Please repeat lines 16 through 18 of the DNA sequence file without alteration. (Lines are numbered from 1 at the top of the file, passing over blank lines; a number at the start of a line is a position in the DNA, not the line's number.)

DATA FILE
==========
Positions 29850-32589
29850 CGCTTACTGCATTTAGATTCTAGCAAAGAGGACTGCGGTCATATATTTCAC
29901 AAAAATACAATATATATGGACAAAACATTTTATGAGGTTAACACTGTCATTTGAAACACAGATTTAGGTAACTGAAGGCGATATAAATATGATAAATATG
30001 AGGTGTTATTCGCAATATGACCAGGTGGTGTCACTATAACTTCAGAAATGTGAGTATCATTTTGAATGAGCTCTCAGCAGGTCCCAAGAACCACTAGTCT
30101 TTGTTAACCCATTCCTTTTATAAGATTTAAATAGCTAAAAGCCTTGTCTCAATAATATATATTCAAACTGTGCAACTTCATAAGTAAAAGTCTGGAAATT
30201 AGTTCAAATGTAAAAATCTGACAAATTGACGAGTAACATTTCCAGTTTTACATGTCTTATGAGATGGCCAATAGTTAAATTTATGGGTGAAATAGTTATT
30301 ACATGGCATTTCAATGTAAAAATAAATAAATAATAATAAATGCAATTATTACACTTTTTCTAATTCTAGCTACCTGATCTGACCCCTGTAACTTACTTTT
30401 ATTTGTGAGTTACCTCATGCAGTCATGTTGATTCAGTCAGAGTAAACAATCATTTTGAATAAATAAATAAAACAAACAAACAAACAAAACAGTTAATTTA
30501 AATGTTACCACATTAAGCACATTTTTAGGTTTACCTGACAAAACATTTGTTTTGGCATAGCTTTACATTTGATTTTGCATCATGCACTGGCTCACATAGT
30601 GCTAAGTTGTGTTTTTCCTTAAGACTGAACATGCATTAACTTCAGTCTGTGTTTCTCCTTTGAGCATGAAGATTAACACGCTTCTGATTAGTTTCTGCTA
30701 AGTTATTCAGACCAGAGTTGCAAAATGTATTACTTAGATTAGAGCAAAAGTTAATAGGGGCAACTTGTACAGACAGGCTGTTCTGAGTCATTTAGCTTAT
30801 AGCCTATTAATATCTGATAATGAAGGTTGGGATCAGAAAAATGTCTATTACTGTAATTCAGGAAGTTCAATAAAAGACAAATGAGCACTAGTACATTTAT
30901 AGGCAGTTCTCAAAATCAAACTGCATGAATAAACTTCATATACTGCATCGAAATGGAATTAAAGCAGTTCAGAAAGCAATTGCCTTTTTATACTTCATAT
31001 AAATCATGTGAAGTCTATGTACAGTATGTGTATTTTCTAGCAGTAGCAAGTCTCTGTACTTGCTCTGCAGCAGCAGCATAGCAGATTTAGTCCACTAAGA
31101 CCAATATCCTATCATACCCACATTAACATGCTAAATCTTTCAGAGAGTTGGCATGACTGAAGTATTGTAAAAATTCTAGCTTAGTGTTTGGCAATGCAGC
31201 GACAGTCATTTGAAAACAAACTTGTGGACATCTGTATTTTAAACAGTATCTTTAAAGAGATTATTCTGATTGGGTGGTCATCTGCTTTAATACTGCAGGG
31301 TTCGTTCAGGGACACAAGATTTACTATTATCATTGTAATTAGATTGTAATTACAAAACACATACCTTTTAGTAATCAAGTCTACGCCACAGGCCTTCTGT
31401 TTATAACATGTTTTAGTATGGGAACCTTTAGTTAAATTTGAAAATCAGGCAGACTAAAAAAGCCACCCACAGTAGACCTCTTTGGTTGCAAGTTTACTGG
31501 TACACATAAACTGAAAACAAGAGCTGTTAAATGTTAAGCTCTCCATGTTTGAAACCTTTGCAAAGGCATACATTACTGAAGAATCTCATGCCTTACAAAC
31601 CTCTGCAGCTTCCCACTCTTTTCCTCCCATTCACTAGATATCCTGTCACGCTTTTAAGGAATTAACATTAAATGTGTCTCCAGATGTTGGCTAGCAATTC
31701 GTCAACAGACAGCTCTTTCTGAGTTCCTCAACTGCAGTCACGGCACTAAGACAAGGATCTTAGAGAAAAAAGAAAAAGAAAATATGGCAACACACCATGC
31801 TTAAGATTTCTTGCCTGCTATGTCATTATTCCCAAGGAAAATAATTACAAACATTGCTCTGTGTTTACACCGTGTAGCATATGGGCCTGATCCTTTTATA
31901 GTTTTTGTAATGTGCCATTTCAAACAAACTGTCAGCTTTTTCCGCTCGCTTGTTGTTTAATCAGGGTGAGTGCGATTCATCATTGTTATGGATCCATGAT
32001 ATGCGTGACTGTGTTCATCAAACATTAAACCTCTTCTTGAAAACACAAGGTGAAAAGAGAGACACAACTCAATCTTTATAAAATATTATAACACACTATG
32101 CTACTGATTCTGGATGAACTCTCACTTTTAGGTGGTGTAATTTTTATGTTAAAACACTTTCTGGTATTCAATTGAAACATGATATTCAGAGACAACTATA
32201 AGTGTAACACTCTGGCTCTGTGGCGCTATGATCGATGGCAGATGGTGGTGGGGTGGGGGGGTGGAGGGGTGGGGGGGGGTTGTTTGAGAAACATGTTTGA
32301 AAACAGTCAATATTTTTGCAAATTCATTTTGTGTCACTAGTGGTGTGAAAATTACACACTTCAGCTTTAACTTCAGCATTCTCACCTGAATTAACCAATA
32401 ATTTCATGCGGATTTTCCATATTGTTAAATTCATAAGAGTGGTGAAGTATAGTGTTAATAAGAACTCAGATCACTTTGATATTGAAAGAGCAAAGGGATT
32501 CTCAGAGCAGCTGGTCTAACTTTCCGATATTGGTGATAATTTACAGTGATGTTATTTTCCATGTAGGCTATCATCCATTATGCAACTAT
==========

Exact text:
31201 GACAGTCATTTGAAAACAAACTTGTGGACATCTGTATTTTAAACAGTATCTTTAAAGAGATTATTCTGATTGGGTGGTCATCTGCTTTAATACTGCAGGG
31301 TTCGTTCAGGGACACAAGATTTACTATTATCATTGTAATTAGATTGTAATTACAAAACACATACCTTTTAGTAATCAAGTCTACGCCACAGGCCTTCTGT
31401 TTATAACATGTTTTAGTATGGGAACCTTTAGTTAAATTTGAAAATCAGGCAGACTAAAAAAGCCACCCACAGTAGACCTCTTTGGTTGCAAGTTTACTGG